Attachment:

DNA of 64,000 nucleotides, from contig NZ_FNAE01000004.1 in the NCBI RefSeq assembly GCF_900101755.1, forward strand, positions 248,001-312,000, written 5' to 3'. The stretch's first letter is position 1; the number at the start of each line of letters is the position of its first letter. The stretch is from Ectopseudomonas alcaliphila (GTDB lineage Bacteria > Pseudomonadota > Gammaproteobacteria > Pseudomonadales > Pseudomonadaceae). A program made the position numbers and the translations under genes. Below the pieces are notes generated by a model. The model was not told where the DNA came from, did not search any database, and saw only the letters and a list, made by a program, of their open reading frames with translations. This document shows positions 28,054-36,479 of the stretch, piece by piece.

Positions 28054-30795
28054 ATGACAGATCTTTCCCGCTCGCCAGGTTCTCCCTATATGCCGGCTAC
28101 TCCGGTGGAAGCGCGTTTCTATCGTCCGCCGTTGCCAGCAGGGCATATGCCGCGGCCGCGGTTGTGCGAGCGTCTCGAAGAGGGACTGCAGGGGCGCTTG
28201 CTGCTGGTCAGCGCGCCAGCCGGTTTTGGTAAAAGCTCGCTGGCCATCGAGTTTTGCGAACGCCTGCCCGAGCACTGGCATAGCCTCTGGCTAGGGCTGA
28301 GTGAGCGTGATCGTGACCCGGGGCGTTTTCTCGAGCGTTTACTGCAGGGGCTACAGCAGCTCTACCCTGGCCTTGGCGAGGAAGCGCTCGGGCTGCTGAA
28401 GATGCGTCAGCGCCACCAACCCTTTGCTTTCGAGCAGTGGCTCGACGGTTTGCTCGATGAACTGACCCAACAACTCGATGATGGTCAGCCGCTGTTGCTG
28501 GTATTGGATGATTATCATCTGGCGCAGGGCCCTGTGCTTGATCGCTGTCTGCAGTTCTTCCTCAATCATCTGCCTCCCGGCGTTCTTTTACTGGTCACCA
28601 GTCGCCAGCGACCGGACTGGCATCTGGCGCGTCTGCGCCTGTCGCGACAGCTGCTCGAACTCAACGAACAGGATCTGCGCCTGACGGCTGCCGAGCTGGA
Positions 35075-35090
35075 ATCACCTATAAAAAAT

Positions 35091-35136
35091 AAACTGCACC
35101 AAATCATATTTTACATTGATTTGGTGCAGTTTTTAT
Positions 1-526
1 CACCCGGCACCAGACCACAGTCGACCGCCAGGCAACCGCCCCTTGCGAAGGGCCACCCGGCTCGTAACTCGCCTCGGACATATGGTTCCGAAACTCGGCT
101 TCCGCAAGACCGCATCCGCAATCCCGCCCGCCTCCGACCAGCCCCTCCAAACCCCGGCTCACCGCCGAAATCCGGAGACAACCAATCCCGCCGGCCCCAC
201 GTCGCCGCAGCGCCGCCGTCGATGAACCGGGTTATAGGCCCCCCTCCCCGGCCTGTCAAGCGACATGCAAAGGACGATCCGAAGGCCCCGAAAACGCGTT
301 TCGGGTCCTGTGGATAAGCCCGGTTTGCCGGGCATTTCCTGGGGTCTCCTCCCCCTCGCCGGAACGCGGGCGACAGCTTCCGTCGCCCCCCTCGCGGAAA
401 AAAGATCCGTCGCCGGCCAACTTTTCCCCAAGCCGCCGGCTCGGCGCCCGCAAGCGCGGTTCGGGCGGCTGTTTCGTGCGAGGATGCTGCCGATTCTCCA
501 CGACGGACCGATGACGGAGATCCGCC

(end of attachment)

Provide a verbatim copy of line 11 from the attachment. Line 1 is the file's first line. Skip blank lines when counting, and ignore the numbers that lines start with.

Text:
35075 ATCACCTATAAAAAAT